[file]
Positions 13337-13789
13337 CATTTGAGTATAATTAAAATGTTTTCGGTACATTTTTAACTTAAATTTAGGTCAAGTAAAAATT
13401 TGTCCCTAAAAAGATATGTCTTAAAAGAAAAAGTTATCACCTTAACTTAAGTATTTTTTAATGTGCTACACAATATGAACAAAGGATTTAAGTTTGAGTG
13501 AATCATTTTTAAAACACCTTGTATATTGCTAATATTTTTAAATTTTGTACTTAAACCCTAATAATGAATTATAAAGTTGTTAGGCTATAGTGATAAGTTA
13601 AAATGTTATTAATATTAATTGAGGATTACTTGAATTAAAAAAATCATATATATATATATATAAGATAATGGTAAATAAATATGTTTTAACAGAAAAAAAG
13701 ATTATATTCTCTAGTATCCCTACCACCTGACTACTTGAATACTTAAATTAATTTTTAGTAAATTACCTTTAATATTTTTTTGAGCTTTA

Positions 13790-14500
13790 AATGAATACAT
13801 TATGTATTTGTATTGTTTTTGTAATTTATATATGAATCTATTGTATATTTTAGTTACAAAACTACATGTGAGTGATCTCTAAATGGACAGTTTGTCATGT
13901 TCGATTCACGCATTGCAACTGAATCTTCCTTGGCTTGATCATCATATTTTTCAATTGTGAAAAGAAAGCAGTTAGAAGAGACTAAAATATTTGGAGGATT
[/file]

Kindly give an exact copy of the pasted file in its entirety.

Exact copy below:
Positions 13337-13789
13337 CATTTGAGTATAATTAAAATGTTTTCGGTACATTTTTAACTTAAATTTAGGTCAAGTAAAAATT
13401 TGTCCCTAAAAAGATATGTCTTAAAAGAAAAAGTTATCACCTTAACTTAAGTATTTTTTAATGTGCTACACAATATGAACAAAGGATTTAAGTTTGAGTG
13501 AATCATTTTTAAAACACCTTGTATATTGCTAATATTTTTAAATTTTGTACTTAAACCCTAATAATGAATTATAAAGTTGTTAGGCTATAGTGATAAGTTA
13601 AAATGTTATTAATATTAATTGAGGATTACTTGAATTAAAAAAATCATATATATATATATATAAGATAATGGTAAATAAATATGTTTTAACAGAAAAAAAG
13701 ATTATATTCTCTAGTATCCCTACCACCTGACTACTTGAATACTTAAATTAATTTTTAGTAAATTACCTTTAATATTTTTTTGAGCTTTA

Positions 13790-14500
13790 AATGAATACAT
13801 TATGTATTTGTATTGTTTTTGTAATTTATATATGAATCTATTGTATATTTTAGTTACAAAACTACATGTGAGTGATCTCTAAATGGACAGTTTGTCATGT
13901 TCGATTCACGCATTGCAACTGAATCTTCCTTGGCTTGATCATCATATTTTTCAATTGTGAAAAGAAAGCAGTTAGAAGAGACTAAAATATTTGGAGGATT